21 March 2022
Volunteer-Driven Outreach Highlights Research at Scripps Oceanography
Posted by Shane Hanlon
By Kelli Mullane & Shailja Gangrade
Have you ever been hugged by a sea urchin? Watching a young kid apprehensively place their finger between the spines of a sea urchin, then light up with excitement when the spines gently squeeze them is just one thing that motivates us to dedicate so much time to outreach. While we have the attention of that student, we can explain that photoreceptor (or light-sensing) cells on the tips of the urchin spines allow them to sense shadows and move their spines towards predators as a defense mechanism. This informal scientific outreach is one way we connect researchers and the public. As graduate students at the Scripps Institution of Oceanography at UC San Diego, we conduct this outreach through the Scripps Community Outreach for Public Education (SCOPE) program.
SCOPE is a student-run, volunteer-driven program that, for the last two decades, has been working to educate the public about research conducted at Scripps. We (Kelli and Shailja) are two of the graduate student coordinators that organize events, engage volunteers, and design outreach content. Our volunteer base, largely composed of Scripps graduate students, is the key to our successful program. Through SCOPE, our volunteers lead tours of Scripps facilities, such as the Hubbs Experimental Aquarium and the Ellen Browning Scripps Memorial Pier (the landmark feature of our campus). Both facilities host numerous research experiments and are launching sites for some of the ground-breaking science that occurs at Scripps. SCOPE also brings groups along Scripps Beach, providing immersive learning opportunities discussing local tide pool ecology and coastal geology, as well as offering tours of the world-famous collections housed here at Scripps.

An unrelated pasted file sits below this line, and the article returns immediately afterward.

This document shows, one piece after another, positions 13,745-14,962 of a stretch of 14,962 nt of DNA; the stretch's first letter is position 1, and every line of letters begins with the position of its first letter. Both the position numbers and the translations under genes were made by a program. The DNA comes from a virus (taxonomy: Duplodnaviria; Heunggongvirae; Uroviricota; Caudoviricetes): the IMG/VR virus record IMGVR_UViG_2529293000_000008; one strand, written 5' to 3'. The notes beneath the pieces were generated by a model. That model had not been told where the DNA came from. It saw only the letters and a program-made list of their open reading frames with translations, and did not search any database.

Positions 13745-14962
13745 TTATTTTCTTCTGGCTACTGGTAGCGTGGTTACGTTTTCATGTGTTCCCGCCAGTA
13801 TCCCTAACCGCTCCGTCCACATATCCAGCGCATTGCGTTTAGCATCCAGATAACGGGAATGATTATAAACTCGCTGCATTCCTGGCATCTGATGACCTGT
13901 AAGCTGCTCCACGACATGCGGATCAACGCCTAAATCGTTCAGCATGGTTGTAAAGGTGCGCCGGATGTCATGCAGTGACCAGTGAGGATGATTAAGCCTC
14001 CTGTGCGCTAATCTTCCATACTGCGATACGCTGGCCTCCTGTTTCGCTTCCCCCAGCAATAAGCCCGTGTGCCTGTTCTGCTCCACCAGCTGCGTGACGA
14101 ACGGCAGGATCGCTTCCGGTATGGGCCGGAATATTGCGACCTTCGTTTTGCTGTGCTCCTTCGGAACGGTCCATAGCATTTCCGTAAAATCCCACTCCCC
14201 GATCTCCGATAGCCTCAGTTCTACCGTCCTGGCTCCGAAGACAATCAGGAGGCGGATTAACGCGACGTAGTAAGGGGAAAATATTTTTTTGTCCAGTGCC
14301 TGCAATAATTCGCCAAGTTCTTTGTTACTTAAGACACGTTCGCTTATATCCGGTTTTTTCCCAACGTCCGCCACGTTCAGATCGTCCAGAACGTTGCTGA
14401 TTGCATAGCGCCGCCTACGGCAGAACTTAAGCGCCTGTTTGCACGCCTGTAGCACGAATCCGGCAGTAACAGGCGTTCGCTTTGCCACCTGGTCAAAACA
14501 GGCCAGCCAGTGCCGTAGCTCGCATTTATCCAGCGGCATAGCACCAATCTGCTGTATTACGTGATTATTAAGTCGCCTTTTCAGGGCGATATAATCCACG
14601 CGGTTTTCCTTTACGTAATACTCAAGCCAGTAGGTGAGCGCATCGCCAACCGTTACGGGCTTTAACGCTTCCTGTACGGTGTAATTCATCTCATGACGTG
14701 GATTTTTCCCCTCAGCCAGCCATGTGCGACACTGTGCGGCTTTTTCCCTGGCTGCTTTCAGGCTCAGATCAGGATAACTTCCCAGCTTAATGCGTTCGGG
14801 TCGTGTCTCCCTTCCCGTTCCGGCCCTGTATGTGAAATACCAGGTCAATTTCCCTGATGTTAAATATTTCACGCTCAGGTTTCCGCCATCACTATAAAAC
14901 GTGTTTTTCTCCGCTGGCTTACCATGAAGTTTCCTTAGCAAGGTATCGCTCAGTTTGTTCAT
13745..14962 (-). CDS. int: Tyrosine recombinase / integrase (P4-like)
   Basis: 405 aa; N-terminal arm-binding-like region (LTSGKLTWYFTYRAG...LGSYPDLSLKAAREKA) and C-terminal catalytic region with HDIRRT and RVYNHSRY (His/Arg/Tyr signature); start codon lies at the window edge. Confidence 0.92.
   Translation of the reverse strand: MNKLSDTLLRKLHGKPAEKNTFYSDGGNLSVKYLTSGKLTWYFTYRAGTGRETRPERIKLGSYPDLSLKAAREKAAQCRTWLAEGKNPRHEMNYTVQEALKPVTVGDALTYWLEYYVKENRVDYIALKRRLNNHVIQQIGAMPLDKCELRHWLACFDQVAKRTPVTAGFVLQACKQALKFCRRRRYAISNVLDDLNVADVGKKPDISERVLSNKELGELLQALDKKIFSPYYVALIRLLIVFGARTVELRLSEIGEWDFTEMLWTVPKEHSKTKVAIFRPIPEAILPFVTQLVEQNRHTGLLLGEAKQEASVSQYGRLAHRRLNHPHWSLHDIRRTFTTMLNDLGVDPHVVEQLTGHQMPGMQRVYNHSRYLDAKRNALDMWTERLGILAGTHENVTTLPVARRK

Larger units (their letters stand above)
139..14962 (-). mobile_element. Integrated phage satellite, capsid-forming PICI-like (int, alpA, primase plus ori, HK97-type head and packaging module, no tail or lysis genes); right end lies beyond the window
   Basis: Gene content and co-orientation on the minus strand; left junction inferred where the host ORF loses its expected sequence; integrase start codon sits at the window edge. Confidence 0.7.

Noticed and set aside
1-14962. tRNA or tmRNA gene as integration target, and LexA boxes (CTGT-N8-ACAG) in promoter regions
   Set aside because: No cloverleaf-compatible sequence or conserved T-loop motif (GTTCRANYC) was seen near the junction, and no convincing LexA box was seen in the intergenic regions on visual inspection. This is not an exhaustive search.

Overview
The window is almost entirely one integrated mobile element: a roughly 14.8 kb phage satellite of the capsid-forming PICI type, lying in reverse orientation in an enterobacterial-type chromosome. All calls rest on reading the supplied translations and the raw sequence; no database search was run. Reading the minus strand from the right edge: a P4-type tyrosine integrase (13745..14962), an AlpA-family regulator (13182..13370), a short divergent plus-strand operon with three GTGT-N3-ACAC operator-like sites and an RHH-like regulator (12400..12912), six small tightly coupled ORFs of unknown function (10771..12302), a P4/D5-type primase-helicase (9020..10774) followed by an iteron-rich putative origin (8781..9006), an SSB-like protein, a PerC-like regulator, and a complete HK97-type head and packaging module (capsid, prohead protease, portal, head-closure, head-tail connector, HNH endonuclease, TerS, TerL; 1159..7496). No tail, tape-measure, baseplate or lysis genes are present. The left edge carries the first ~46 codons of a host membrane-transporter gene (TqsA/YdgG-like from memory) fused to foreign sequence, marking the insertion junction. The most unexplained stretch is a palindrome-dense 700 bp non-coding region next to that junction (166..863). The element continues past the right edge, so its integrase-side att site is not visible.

The impact of this type of outreach is directly observable. From post-event feedback survey results summarized in a recent publication, we’ve found that, for 15% of our visitors, visiting Scripps through SCOPE was their first time seeing the ocean. We have also been able to reach broad groups, often from underserved communities: 30% of our visitors have been first-generation college students, and over 40% have come from a low-income background. By engaging with the public community – particularly younger student groups – we can demystify what science is and what a scientist may look like, striving towards increasing diversity within STEM fields. In this way, we hope SCOPE serves as a tractable model of a sustainable, engaging, and effective outreach program for other institutions. After all, everyone could always use a sea urchin hug!
Kelli Mullane is a PhD Candidate in Marine Biology, and Shailja Gangrade is a PhD Student in Biological Oceanography, both at Scripps Institution of Oceanography. If you want to learn more about the SCOPE program, or want to replicate this type of outreach at your own institution, check out our recent publication, website, or email us at scope.sio at gmail dot com.